Iraqi and UN officials today conclude the first round of high-level talks aimed at ending an impasse over weapons inspections. Iraqi Foreign Minister Mohammed Saeed al-Sahaf has repeatedly called for sanctions to be lifted and said that Israel, as well as Iraq, should be subject to any future inspections of weapons of mass destruction. RFE/RL's UN correspondent Robert McMahon reports.
United Nations, 27 February 2001 (RFE/RL) -- Iraqi Foreign Minister Mohammed Saeed Al-Sahaf set a hard-line tone on his first day of talks with UN officials on the deadlock over weapons inspections.
After nearly seven hours of closed-door talks yesterday (26 February), Sahaf told reporters the discussions focused on disarmament issues. He said he told UN officials of the hardships Iraq had faced under what he called the "Anglo-American" dominance of the UN Security Council.
"The session concentrated on Iraq's grievances, Iraq's explanations, how it sees the possibilities of finding a way out, and Iraq's demands in regard to any balanced solution to the situation between Iraq and the Security Council."
Sahaf said Iraq's main argument was that arms inspectors could only go back in the country in the context of regional disarmament. He referred to a section from a 10-year-old Security Council resolution -- number 687 -- which mentions the goal of establishing a zone in the Middle East free of weapons of mass destruction.
Sahaf said Iraq wished to focus on this proposal for a regional disarmament scheme. He said under such a weapons-free zone, inspections should begin in Israel because of what he alleged was its arsenals of mass destruction.
Such a proposal is sure to face strong opposition from the United States and Britain.
UN Secretary-General Kofi Annan met with Sahaf in private before turning the discussions over to his senior aides. Afterwards, he declined to discuss with reporters specific proposals of the Iraqi delegation.
Annan described the first day's session as a "tough discussion" and said he could not promise any miraculous breakthroughs in the talks.
The talks are due to end today, but Sahaf indicated there will be further rounds of talks.
Iraq has gained support from three permanent Security Council members -- France, Russia, and China -- for easing the sanctions. But they have joined the United States and Britain in saying UN inspections are a necessary step for sanctions to be fully lifted.
A spokesman for Russia's mission to the UN, Kirill Speransky, told RFE/RL yesterday that his country wants to see the sanctions lifted soon. But he reiterated that council resolutions require UN monitors to first verify that Iraq has eliminated its weapons of mass destruction.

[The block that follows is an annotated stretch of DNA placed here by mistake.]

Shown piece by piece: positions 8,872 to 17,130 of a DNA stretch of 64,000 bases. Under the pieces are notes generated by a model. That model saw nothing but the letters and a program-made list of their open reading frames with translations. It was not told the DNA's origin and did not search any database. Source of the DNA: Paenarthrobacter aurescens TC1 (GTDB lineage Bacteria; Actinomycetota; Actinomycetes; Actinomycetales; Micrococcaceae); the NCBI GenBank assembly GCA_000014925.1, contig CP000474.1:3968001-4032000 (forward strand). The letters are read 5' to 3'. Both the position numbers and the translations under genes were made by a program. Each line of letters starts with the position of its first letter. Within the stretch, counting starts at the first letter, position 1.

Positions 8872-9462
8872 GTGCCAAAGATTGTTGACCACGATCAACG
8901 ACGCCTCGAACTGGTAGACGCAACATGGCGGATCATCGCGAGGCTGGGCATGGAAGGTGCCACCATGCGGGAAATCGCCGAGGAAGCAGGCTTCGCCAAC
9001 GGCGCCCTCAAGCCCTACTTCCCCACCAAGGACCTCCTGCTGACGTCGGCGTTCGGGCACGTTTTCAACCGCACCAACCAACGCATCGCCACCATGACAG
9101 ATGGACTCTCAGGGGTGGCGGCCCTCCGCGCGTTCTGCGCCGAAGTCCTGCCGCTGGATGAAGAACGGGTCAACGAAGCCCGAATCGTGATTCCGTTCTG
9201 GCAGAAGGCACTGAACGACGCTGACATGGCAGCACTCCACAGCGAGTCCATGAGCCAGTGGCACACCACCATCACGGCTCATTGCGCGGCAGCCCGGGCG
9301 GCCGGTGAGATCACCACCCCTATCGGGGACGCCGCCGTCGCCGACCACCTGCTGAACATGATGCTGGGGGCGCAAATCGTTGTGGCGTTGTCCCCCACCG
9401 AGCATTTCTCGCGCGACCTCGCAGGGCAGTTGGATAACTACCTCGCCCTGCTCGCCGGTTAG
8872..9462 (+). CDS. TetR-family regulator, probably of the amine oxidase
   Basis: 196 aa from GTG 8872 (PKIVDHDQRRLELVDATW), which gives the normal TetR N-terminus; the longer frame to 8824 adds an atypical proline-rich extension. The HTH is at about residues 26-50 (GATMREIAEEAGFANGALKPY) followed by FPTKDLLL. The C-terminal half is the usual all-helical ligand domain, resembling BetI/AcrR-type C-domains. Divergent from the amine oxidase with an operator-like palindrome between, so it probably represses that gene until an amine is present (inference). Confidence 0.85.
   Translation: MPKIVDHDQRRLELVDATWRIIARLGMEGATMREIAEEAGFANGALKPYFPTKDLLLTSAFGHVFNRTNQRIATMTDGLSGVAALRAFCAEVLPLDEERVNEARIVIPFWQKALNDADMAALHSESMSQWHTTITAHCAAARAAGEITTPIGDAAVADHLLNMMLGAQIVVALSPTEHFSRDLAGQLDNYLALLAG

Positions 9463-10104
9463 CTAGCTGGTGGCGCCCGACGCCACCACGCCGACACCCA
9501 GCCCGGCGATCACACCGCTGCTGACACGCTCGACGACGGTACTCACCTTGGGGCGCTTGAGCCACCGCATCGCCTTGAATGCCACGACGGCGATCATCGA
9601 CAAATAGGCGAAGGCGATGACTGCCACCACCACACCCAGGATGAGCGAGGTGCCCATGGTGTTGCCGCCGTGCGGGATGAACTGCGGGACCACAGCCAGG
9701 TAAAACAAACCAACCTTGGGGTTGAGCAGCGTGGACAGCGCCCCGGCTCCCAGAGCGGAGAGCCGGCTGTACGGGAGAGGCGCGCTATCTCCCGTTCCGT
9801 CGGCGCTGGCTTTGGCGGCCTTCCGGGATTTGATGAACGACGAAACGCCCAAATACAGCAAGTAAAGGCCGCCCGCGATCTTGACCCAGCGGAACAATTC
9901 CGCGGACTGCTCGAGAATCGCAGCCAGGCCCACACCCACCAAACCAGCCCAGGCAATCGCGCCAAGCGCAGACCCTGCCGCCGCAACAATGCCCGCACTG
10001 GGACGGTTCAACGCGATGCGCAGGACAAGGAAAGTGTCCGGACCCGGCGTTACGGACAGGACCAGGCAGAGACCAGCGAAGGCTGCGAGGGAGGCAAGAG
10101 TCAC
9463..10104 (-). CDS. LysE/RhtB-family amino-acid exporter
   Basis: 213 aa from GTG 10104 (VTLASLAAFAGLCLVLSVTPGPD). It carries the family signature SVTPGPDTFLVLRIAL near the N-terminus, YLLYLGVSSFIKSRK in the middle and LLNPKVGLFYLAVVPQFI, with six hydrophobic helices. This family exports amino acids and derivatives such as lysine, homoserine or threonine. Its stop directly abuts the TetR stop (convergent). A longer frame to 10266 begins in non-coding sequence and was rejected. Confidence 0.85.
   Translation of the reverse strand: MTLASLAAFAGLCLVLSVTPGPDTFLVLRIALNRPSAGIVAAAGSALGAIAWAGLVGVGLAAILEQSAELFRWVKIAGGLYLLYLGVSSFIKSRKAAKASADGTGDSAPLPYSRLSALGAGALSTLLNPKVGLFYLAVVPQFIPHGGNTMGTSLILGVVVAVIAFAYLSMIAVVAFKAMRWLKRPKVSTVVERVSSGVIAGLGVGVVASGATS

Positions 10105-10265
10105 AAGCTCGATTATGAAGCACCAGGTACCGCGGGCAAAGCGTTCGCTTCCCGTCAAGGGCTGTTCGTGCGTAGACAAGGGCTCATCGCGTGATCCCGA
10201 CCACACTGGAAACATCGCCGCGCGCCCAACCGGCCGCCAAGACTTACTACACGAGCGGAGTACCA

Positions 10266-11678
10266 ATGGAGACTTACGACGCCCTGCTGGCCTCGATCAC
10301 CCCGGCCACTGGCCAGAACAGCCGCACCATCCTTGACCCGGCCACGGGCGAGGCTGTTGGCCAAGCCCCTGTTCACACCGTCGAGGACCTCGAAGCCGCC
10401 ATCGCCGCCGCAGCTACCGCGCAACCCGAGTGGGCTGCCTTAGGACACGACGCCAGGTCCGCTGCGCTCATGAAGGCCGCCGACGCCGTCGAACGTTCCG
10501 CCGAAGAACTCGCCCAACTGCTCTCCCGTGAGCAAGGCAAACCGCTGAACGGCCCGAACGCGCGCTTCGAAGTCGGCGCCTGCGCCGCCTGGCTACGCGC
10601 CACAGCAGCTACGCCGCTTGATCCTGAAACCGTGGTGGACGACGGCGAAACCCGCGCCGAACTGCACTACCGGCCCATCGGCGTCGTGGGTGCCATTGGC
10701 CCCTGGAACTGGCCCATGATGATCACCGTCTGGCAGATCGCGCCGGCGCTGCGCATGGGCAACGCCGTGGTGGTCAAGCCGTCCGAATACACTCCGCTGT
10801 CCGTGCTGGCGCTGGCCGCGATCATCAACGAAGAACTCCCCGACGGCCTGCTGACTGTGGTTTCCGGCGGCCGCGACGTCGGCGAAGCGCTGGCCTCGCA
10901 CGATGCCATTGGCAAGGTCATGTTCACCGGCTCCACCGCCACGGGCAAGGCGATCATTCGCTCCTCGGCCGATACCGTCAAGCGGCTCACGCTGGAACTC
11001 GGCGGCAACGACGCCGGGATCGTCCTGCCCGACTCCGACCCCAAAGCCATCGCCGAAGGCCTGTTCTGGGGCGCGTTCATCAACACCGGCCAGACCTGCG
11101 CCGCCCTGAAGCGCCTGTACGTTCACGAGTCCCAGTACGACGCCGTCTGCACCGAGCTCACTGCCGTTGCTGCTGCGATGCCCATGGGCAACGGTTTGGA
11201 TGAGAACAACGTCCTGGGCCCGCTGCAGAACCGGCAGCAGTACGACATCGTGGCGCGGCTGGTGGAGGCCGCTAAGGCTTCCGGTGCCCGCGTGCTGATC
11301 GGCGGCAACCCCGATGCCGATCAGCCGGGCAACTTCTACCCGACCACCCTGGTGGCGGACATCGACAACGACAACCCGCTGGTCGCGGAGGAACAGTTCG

Annan told reporters prior to the talks that an earlier team of UN inspectors -- known as UNSCOM -- had reported progress in eliminating Iraq's missile and nuclear programs. But he said UNSCOM indicated that considerable work remained on verifying the end of biological and chemical weapons programs.
"Whether Iraq has fully complied with Security Council requirements is not a judgment that is left to me. It's a judgment that the inspectors will affirm or determine once they've been able to get back into Iraq. But there's no doubt that some progress was made over the years when the inspections were going on."
Earlier, Sahaf told reporters that he had provided UN officials with documents showing Iraq no longer possessed illegal weapons. He said repeatedly that Iraq deserved to have sanctions lifted immediately.
"Iraq has met all the requirements of those mentioned resolutions and now it is the role of the Security Council to implement its mutual obligations toward Iraq. That means an immediate lifting of sanctions imposed on Iraq."
Sahaf said he held discussions with the current president of the UN Security Council, Ambassador Said Ben Mustapha of Tunisia. It is not clear whether he will meet any other Council representatives during his visit to UN headquarters. Iraq has already ruled out meeting with officials of the new UN weapons inspection mission, known as UNMOVIC.
When this initial round of Iraqi-UN talks finish later today, Annan is expected to report to the Security Council and then await its guidance on further negotiations with Iraq.